By Vincent Fiore
While the political power brokers ooh and aah over the damage Foleygate has done to the GOP's chances of retaining control of Congress this election, hardly a glance is spared for the Senate minority leader Harry Reid (D-Nev.)
Foleygate, of course, refers to the troubles of former Congressman Mark Foley, (R-Fla.), who, when last we looked, was exuberantly being feted by the mainstream media as the straw that will break the back of the Republican "Religious-Right" in November.
That may or may not happen, as unforeseen can take place between now until November 7. And as circumstances have it, something has.
Enter the Democratic Senate minority leader, Harry Reid. Outspoken, slanderous, and an accomplished demagogue as well as myopically partisan, Reid has developed an entire career outside his Senate duties in Washington. .
As recent reports have highlighted -- though not by the same liberal press that devotes seas of ink to anything the reflects negatively on Republicans -- Senator Reid is turning out to be the Donald Trump of the Senate, acquiring and selling land for substantial profit. He is also a living testament to what it means to wield political influence.
But it seems a few legal questions have began to dog the senator from Nevada, specifically about those substantial and, might one say, copious amounts of money he has made over the years through less-than-transparent methods.
Now one needs to ask, has anyone heard of these ethically questionable and ongoing actions by a sitting United States senator? Has cable television devoted full segments of prime air time, or imported a panel of political "experts" to delve into Senator Reid's land grabs? Has anyone seen MSNBC's Chris Matthews blow a blood vessel in his head lambasting Reid over his behavior?
Unless you listen to talk radio such as Rush Limbaugh, or regularly use the Internet as a source of news, the answer is no. Matthews and company save their condemnations only for the GOP.
If not for the alternative or new media as the above is called, most would remain blissfully unaware to the very questionable doings of Senator Reid.
Reid's outside-the-Senate moonlighting was first bought to light on June 22, 2003, by a two-part article run by the Los Angeles Times. The article is lengthy and detailed, but here are the money lines:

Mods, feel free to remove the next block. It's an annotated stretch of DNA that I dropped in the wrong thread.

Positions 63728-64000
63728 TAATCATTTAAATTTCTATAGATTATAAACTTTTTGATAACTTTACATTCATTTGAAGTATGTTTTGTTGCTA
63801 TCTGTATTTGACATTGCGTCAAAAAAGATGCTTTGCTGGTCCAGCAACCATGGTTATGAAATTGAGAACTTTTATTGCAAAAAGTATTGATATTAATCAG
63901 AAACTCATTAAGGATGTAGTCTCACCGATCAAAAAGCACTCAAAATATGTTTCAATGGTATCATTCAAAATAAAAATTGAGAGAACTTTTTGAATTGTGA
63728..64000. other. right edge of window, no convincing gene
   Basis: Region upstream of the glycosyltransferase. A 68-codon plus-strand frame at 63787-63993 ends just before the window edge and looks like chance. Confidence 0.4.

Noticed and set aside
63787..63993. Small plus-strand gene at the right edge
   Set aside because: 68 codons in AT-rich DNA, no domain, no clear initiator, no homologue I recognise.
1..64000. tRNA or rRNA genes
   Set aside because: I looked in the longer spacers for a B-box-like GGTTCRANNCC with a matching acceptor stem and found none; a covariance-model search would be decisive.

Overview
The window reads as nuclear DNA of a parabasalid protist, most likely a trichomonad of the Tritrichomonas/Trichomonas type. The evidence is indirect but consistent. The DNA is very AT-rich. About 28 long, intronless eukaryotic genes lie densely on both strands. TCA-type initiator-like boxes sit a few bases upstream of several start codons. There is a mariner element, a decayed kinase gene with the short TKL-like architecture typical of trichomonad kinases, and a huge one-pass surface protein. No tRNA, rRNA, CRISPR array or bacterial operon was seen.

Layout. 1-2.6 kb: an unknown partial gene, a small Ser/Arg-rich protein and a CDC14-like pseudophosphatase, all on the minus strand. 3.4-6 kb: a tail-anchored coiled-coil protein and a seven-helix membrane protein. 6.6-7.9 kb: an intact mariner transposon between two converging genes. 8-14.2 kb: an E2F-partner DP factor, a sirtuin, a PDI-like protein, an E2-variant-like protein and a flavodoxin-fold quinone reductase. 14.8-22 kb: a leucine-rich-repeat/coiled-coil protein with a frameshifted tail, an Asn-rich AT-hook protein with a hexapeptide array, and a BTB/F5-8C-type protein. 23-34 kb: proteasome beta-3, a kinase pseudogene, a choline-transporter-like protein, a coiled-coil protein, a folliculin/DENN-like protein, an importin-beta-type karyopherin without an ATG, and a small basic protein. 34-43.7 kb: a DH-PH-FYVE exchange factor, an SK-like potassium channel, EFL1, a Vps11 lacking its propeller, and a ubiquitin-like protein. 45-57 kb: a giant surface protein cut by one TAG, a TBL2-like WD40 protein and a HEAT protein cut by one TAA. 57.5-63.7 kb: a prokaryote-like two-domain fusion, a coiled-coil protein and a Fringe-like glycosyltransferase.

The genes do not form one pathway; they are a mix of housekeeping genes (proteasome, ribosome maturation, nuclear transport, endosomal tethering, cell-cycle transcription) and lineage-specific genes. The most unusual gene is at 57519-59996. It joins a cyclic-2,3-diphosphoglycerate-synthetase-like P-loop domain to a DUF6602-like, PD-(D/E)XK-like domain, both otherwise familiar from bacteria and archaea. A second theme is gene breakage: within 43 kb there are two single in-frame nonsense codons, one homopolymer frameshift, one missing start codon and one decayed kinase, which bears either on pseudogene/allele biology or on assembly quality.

More recently, Reid was exposed for collecting a $1.1 million dollar windfall profit on a Las Vegas land sale even though he hadn't personally owned the property for three years. Senator Reid did not bother to inform the Senate of the sale, engineered by a longtime Reid family friend, Jay Brown, a former casino lawyer whose name surfaced in a major political bribery trial this summer and in other prior organized crime investigations. He's never been charged with wrongdoing - except for a 1981 federal securities complaint that was settled out of court.
What this all adds up to is one overly industrious senator who spends an enormous amount of time using his political clout in Washington to enrich himself, and his immediate family members. Harry Reid's son, Rory, is in fact the Clark County commissioner in Nevada. One wonders how helpful this has been when smoothing over zoning matters on federally protected or questionable parcels of land. In fact, the entire Reid family participates and benefits handsomely from papa Reid's big chair in Washington.
Reid has been involved in well over a dozen transactions from Nevada to Virginia, as a seller and a buyer. The website, The Strata-Sphere, brilliantly illustrates the buying and selling of these properties.
In the end, the possibly dirty deeds of Democratic Senator Harry Reid will probably not go much further than those of us within the new media. Expecting the mainstream press to deal evenly with Democrats and Republicans in regard to scandal is just asking too much.
For the media, the interest lies in the party out of power, and not the truth. It is this incestuous relationship between the Democratic Party and the mainstream media that enables liberal lawmakers like Harry Reid to receive a pass a kind of beltway get out of jail free card.
Senator Reid has taken on a few unusual names these days. Names like "Dingy Harry Reid" and "Harry Greed" are attached to the senator from Nevada. For my money, I will stick with the simple appellation of "Dirty Harry".
In the Warner Bros. 1971 film classic, Dirty Harry, actor Clint Eastwood forever immortalizes tough cop Harry Callahan, who was about as politically incorrect as they came. In the film, there comes a point where Callahan asks a ruthless killer -- as he points a 44 magnum at his head -- if he "feel's lucky."
Suffice to say that he was not lucky. But in Senator Reid's case, luck may indeed be with him, regardless of all the Harry Callahans of the new media shooting into the air, trying to expose the real Dirty Harry.
When you have a mainstream media that manufactures dirt in one case while sweeping it under the rug in another, you realize that politicians like Dirty Harry Reid feel lucky for a reason.
Vincent Fiore is a freelance political writer who lives in New York City. His work can be seen throughout the Internet, including the American Conservative Union Foundation, GOPUSA, Human Events, and theconservativevoice. Vincent is a staff writer for the New Media Alliance and a contributing writer for NewsBusters.org. He receives e-mail at firstname.lastname@example.org.